With the upcoming LLVM Clang 9.0 compiler release there is an amazing achievement more than a decade in the making… The mainline Clang compiler can finally build the mainline Linux x86_64 kernel. The AArch64 state has been in better shape in recent years with multiple Arm vendors using Clang as their default compiler including to build the Linux kernel, but finally in 2019 the mainline Clang can build mainline Linux x86_64. There are a few caveats, but in this article is my experience in doing so with LLVM Clang and the Linux 5.3 kernel as well as running some preliminary benchmarks on AMD and Intel hardware.
Today’s benchmarking fun… pic.twitter.com/1Bsoy7x5SW
— Phoronix (@phoronix) September 10, 2019
It has taken years of work to address various GCC’isms within the Linux kernel to improve its code portability for different compilers. There’s also been various features implemented in LLVM/Clang to help in building the Linux kernel. The most recent addition was finally supporting “asm goto” for satisfying Linux x86_64 kernel builds. LLVM Clang 9.0 will soon be released with this support and for today’s testing I was using the Linux 5.3 development code as of earlier this week.
While everything mainline should work for both the kernel and compiler, it’s not without some caveats. There still might be some modules not building correctly or with future kernel patches causing problems as most kernel developers are just focused on the standard GCC compiler. The main caveat I encountered was the AMDGPU kernel module failing to build with Clang. AMDGPU was failing to build with the latest code on the Clang 9.0 branch so I switched over to LLVM Clang 10.0 Git/SVN master. AMDGPU still failed to build but I stuck with using that latest Clang code anyhow for the best support/features. When building the Linux kernel without AMDGPU support, it built fine without errors. This kernel configuration was the same otherwise to Ubuntu’s mainline kernel PPA Kconfig configurations, so AMDGPU seems to be the main culprit for users to potentially hit. With the mainline Clang compiler and kernel source, it’s as easy as pointing CC to the Clang binary.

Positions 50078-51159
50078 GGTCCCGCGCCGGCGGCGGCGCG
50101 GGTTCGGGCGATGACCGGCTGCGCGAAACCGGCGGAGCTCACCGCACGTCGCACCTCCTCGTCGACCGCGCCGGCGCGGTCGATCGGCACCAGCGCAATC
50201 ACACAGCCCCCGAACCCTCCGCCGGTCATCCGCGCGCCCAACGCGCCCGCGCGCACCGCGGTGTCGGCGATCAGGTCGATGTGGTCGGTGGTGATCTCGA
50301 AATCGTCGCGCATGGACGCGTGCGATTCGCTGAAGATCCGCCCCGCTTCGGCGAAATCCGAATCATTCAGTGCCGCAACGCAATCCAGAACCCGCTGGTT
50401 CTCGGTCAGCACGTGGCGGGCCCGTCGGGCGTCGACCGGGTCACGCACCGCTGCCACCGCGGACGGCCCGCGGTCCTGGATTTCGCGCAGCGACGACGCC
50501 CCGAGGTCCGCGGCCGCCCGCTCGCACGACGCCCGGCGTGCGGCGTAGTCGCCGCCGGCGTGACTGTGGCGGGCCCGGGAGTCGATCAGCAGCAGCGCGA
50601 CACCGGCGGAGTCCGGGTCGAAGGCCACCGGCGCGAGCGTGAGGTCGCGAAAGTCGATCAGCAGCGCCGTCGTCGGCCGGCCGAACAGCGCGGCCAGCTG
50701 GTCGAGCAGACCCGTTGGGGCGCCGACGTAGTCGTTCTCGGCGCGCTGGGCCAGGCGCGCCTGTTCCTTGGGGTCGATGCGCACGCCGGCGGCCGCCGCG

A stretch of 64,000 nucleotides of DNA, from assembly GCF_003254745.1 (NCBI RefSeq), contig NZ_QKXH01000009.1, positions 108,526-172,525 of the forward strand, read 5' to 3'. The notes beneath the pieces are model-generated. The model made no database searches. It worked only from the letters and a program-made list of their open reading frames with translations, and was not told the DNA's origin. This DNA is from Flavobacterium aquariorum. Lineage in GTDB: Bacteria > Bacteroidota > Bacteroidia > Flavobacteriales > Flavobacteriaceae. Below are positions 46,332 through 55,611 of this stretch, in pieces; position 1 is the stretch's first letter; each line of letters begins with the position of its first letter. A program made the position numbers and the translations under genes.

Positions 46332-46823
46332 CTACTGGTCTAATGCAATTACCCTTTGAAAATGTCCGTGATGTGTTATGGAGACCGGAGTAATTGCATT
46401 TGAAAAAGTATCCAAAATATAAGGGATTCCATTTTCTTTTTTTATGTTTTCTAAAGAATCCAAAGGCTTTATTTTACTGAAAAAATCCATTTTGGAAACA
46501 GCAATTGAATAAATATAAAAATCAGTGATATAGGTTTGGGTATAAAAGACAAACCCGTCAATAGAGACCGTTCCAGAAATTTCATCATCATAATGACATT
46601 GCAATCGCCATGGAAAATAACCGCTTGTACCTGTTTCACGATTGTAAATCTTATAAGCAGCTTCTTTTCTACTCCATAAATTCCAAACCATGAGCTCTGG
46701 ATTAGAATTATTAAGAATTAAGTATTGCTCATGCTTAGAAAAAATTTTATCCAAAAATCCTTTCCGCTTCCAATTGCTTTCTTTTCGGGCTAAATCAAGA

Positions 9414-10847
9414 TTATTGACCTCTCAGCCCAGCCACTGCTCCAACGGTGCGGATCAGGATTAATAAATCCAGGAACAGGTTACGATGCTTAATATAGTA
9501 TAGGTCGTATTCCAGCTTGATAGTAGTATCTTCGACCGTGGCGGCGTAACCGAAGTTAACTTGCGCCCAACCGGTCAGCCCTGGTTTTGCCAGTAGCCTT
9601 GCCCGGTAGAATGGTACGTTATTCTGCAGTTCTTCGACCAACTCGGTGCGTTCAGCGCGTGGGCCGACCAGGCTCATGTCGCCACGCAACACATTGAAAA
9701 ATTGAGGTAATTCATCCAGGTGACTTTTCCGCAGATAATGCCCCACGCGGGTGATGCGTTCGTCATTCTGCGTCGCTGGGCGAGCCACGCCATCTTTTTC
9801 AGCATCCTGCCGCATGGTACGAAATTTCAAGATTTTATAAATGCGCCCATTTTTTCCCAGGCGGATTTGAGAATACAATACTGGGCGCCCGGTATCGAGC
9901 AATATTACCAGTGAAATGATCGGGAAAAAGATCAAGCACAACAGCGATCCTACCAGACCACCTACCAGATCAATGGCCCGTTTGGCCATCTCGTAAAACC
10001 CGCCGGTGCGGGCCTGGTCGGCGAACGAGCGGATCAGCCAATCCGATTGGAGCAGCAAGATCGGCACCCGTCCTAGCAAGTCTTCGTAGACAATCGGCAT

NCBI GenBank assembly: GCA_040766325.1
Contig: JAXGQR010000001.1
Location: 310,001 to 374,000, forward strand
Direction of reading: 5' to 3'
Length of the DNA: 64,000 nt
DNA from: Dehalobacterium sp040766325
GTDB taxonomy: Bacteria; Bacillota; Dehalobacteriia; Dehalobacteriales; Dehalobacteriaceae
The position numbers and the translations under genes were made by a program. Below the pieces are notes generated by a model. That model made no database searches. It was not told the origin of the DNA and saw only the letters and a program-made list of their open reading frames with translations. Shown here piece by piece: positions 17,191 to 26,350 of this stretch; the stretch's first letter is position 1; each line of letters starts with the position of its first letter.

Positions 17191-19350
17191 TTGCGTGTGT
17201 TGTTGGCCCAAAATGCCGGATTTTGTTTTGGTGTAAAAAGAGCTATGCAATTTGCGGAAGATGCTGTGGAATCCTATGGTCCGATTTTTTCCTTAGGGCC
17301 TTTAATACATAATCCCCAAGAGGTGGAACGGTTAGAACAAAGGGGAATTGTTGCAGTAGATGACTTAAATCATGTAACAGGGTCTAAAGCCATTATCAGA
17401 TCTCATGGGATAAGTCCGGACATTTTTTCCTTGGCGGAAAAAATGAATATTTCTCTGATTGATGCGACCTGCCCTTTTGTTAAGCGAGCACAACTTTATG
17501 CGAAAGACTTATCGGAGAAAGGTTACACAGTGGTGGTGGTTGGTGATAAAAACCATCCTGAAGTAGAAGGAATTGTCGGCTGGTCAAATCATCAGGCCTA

For comparison to the Clang 10 SVN kernel build, the same kernel sources / Kconfig were re-built using the GCC 9.1 compiler for the latest look at the GCC performance on the same systems. An AMD Ryzen 9 3900X and Core i9 9900K systems were used for benchmarking these two kernel builds from the different compilers. During the benchmarking process, the same (GCC) compiler was used throughout with just changing the kernel build between testing.
The Clang-built kernel of Linux 5.3 was working out very well on the Ryzen 9 3900X system. On the Intel Core i9 9900K system, there were stability issues encountered in demanding multi-threaded tests. The main culprits were Blender and GeekBench 5 causing the Clang-built kernel to cause the system to reset during testing while this behavior wasn’t seen when the kernel was built under GCC, so likely some problematic code generation on the Clang side.
For those wondering how the Clang-built Linux kernel performs, here are those benchmarks via the Phoronix Test Suite.
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